By admin | December 20, 2008
By Jayson D. Henry
Of course there are too many bowls. 34 post season games are far more than are necessary. There’s no way there are, or will ever be, 68 teams worthy of the reward of going to a bowl game.
And, I along with many, many others wish there was a playoff of some sort in college football but that does not appear to be anywhere on the horizon.
So, with all of that said, I’m glad there are too many bowl games. I love basketball, baseball and racing, but I love college football most of all and I love to watch it. The more games the better as far as I’m concerned.
To me, a game between two mediocre teams is better than nothing. Many people have time off during the holiday season with little else to do. How many times can you watch the same old Christmas movies and television specials? Watching college football is a ‘wonderful life’ for me.
One benefit that comes from this abundance of bowls is that it gives teams more time to get extra work done. With 3-4 weeks of preparation time coaches can not only prepare for the bowl game but can also work toward the next season by getting underclassmen more repetitions in practice. This has no doubt helped many teams have better seasons a year later and has probably resulted in going to a better bowl the next year on more than one occasion.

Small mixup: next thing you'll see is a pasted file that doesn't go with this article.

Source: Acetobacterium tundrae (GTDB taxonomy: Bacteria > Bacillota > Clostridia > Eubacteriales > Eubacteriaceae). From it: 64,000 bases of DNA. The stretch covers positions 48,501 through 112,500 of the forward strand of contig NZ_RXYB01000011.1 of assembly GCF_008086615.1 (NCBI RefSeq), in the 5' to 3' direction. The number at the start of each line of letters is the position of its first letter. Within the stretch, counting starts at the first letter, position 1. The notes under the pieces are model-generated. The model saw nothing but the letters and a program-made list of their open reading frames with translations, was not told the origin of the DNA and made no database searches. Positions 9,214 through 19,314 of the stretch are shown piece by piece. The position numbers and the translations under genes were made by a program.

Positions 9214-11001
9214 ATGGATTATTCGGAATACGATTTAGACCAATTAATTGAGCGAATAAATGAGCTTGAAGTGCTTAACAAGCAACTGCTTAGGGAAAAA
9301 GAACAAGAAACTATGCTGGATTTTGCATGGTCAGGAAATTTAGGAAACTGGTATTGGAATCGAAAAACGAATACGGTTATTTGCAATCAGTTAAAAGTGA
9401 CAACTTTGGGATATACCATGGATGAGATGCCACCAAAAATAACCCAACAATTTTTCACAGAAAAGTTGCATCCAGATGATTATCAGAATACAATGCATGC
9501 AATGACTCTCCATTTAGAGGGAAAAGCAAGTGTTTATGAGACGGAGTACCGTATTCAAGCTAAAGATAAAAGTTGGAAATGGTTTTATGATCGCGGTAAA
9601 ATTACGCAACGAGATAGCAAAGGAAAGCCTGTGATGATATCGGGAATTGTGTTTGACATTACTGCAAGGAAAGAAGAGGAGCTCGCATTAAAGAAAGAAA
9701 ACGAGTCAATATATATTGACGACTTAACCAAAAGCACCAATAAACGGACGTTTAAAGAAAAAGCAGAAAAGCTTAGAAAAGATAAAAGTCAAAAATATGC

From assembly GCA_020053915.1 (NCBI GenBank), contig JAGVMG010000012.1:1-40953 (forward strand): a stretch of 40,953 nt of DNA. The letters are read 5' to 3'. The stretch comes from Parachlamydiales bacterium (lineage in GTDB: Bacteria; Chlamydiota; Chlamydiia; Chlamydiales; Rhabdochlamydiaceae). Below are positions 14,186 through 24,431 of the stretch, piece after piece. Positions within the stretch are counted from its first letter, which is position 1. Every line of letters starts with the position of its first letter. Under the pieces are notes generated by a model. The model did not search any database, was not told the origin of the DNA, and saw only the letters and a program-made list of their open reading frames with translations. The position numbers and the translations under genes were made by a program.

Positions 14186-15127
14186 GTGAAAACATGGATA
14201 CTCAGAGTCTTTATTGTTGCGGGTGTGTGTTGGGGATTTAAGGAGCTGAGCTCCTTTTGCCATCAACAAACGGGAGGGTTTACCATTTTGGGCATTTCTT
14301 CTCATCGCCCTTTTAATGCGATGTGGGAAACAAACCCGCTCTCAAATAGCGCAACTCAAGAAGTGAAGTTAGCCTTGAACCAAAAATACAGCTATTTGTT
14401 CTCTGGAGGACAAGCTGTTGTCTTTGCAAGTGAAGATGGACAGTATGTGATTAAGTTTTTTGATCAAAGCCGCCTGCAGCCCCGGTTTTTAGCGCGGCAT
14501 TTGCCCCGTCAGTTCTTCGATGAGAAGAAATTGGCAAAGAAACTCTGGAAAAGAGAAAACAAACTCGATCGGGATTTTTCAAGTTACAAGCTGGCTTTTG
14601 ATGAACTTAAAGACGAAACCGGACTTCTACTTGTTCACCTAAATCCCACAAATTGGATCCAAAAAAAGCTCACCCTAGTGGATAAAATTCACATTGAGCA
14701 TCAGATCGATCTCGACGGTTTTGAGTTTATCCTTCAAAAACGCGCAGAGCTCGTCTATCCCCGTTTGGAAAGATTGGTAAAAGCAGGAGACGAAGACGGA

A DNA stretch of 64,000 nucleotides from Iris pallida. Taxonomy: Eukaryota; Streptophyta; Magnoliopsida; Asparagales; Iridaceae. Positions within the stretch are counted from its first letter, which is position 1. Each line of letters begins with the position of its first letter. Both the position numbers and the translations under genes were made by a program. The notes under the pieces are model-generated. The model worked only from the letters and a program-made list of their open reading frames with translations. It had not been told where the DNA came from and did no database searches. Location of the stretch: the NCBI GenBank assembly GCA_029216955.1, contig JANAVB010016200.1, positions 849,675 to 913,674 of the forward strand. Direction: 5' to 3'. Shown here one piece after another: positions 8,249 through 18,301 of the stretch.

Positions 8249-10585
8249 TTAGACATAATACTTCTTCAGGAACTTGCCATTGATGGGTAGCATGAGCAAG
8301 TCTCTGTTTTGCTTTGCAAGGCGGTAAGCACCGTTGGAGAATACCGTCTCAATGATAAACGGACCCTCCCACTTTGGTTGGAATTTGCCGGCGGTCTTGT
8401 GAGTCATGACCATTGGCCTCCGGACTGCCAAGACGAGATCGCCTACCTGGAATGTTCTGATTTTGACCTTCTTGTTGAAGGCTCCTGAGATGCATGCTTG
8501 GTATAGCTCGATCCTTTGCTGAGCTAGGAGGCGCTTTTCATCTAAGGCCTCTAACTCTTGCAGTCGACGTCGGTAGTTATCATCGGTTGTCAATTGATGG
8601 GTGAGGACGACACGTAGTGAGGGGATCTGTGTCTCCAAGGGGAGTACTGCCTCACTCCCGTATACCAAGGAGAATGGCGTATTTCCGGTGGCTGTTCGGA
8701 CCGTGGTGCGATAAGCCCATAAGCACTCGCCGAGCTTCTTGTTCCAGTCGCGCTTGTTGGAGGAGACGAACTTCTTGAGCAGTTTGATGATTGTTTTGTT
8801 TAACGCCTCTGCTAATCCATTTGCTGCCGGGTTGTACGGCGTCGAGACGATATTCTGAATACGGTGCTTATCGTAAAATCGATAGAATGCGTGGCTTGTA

Another often unintended benefit of some of these games is that it gives new coaches a chance to work with the team they will coach next year. When a team’s previous coach is either let go or has moved on to another program his replacement can sometimes be hired in time to lead his new team through the bowl game. This time together can prove invaluable for both players and coaches.
The excess of bowl games also provides an opportunity for fans to see match ups that would rarely be seen otherwise. Big East vs. SEC, Big 12 vs. ACC and Big East vs. Pac 10 are among the bowl pairings that would not often happen outside of the bowl season. These games can provide the ability to compare the styles of play across the country. And, it can help to settle those conference vs. conference arguments.
Providing something other than worn out movies to watch, giving teams extra practice time and creating intriguing match ups are all worthy benefits of having so many bowls. However, I would be remiss if I did not mention the biggest reason for many fans to take interest in some of these games. That reason is the office pool.
Having a little cash and a whole lot of pride among co-workers on the line will cause people to watch games that even the most avid college football fan might not normally watch and cheer vehemently for teams that those same fans would not normally care for. It’s amazing how much a simple $10 bet can inspire someone to become a one day fanatic for a team whose campus may be 2,000 miles away.
Yes, there are too many bowl games. And yes, they are all about money. But instead of getting all upset about who deserves to be there and who doesn’t, just sit back, have a few Christmas cookies and enjoy hours and hours of free football.
Jayson D. Henry is a guest blogger for RacingWithRich.com.
Topics: Articles |